Updated at 1:15 a.m., Aug. 7
A large fire erupted at the Chevron refinery around 6:30 p.m. in Richmond on Monday, spewing a huge plume visible for miles, prompting authorities to issue a shelter-in-place warning and causing a large number of people to flock to Doctors Medical Center in San Pablo and Kaiser hospital in Richmond with breathing problems.
Contra Costa Health Services activated its emergency phone notification system and issued a shelter-in-place warning for Richmond, North Richmond and San Pablo. Residents of those communities were urged to remain indoors, and to close all windows and doors and seal any cracks to protect the interior from outside air.
At 11:12 p.m., Health Services issued a notice saying the shelter-in-place advisory had been lifted. A "controlled burn" was continuing at the refinery, the notice said.
See more of Patch's Chevron fire coverage:
Chevron spokeswoman Heather Kulp told KRON TV at 10:28 p.m. that the fire had been fully contained. The station aired live coverage just before 11 p.m. showing firehoses still spraying water on the fire scene.
Another refinery spokesman, Nigel Hearne, issued an apology at an earlier news conference aired on KRON about 9:35 p.m. and said the cause of the 6:30 p.m. fire in the number 4 crude unit was unknown.
He also said one worker was treated at the refinery for a minor wrist burn, but Kulp later said the injury was smoke inhalation, not a burn.
Two columns of smoke with flames at their base could be seen from a long distance. Refinery officials said one was a flare burning off excess gas. The columns combined into a high-rising plume visible over large parts of the Bay Area.
KRON cited Chevron officials saying crews noticed a diesel seal had failed, causing fuel to spill inside the refinery. "Something, possibly heated metal, caused a spark that ignited the fuel and caused the fire," according a KRON report.
Contra Costa Health Services said, "A diesel-like combustible liquid is burning at the refinery."
The fire occurred on the eve of an exhibit in Richmond that's dedicated to the 110th anniversary of the refinery.
Contra Costa County Supervisor John Gioia said many people had gone to Doctors hospital with respiratory complaints, and KRON TV said the emergency room was "packed" with people experiencing breathing problems, burning eyes and irritation of mucous membranes.
The hospital said extra staff were called in, and that as of 11:30 p.m. about 200 people had sought treatment complaining of respiratory problems and that more continued to arrive. Kaiser Medical Center in Richmond also saw a jump in patients, sources said.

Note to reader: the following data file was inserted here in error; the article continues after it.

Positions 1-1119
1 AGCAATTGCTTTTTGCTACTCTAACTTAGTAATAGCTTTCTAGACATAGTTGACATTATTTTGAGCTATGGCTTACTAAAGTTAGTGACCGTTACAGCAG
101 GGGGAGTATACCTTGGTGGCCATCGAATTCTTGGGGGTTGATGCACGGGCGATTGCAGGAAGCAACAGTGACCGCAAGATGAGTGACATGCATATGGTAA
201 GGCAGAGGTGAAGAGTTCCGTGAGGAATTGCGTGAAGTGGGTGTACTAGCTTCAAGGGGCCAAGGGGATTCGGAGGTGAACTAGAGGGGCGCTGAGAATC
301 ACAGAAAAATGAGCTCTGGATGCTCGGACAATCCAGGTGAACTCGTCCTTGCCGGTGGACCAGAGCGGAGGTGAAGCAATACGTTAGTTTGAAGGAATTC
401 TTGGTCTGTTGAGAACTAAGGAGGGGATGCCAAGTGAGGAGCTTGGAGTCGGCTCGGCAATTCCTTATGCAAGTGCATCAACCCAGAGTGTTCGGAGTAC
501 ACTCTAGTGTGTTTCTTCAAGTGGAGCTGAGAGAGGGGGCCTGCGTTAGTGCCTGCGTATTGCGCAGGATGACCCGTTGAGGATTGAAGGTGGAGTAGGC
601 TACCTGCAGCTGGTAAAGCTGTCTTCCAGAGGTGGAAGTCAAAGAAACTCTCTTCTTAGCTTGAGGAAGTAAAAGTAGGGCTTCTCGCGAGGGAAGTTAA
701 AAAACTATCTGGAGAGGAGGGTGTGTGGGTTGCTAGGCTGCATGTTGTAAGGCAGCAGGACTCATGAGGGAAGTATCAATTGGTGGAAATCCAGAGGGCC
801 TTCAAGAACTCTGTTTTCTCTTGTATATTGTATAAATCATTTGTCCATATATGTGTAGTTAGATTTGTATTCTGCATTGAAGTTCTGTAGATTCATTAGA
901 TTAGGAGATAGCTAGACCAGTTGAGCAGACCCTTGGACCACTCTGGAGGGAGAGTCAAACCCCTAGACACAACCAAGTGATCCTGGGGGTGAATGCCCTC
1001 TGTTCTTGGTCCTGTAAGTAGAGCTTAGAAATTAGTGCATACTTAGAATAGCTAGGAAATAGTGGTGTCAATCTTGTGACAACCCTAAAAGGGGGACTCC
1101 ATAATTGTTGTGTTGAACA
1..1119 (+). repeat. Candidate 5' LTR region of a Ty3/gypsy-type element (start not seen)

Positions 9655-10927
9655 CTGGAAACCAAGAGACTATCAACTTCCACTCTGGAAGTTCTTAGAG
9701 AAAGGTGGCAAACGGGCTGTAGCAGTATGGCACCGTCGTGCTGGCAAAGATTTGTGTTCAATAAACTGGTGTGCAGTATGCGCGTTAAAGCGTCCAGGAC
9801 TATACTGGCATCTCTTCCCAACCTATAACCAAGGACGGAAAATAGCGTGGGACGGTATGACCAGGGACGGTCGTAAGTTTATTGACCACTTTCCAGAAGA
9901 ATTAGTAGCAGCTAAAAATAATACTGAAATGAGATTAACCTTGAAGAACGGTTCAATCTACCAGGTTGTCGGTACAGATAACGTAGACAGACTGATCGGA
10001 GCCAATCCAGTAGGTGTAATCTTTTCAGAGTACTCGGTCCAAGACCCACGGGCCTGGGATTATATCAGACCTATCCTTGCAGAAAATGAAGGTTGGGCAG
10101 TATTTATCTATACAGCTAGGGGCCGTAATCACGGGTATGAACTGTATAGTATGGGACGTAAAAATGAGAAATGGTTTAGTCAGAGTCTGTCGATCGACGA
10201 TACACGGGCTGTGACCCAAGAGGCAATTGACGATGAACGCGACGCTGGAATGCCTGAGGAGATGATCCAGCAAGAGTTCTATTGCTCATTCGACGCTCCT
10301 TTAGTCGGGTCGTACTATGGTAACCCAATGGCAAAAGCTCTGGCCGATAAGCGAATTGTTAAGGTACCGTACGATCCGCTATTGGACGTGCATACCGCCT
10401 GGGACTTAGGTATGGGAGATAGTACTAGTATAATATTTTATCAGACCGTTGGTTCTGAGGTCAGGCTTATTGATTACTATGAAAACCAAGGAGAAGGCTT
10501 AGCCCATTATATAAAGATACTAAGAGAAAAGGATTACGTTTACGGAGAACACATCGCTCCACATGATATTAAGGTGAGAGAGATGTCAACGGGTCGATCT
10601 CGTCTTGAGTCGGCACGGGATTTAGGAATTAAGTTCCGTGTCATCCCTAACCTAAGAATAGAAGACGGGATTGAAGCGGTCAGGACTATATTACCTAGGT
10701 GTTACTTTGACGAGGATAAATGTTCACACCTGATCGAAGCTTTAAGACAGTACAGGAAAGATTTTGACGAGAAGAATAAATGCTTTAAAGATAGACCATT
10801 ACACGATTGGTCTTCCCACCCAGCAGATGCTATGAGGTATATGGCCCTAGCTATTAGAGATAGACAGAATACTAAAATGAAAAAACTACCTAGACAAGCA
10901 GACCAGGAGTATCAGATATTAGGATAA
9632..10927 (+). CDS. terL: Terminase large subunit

Contra Costa Health Services did not issue a shelter-in-place order for El Cerrito but did issue a health advisory for the city, saying that "people who smell smoke should consider staying inside or avoid the area, especially people with pre-existing respiratory problems."
Oakland police issued a community advisory for residents of the North Oakland hills, saying, "It is suggested to close all windows and doors. Turn off air conditioners. Bring in out door animals. At this time no further precautions are advised."
Kensington Police Chief Greg Harman said he had received a number of calls about the fire, and that there was no shelter-in-place for the township, but that police advised Kensington residents that they should stay indoors if they have concerns about smoke from the fire.
BART service experienced several interruptions. It was shut down between North Berkeley and Richmond, BART said at 8:43 p.m., with service to El Cerrito Plaza and del Norte restored about 9:45 p.m., BART said. Full service on the Richmond line was restored around 11:30 p.m.
All the toll-takers were removed from the Richmond-San Rafael Bridge, according to KRON.
Reports conflicted over whether an explosion had occurred. KTVU cited "plant officials" saying there was no explosion and that there was a single fire and a single flare going off to burn off excess oil or fuel. Two distinct plumes could be seen from miles away in the early stages of fire, one with large flames at the base, possibly from a flare.
Gioia said his information from various sources reported an explosion. KTVU also said a KTVU reporter on scene said she heard alarms, a loud boom and saw a large black plume of smoke and flames. KCBS quoted a resident saying she heard more than one boom.
At one point in the fire, between 200 and 300 people had stopped on nearby Interstate 580 to take photos and videos, largely with cell phones, according to KCBS.
Inspectors from the Bay Area Air Quality Management District were on scene taking air samples to test for potentially hazardous chemicals, Gioia said.
The dark smoke plumes were seen going east in the area over San Pablo and San Pablo Dam Road, KCBS said.
The large plume had partly dissipated by shortly after 8 p.m., KCBS reported.
In addition to the refinery's own firefighters, the El Cerrito and Richmond fire departments along with a hazardous materials unit from Contra Costa County responded to the scene, Gioia said. Other nearby fire departments also were reported to have responded.
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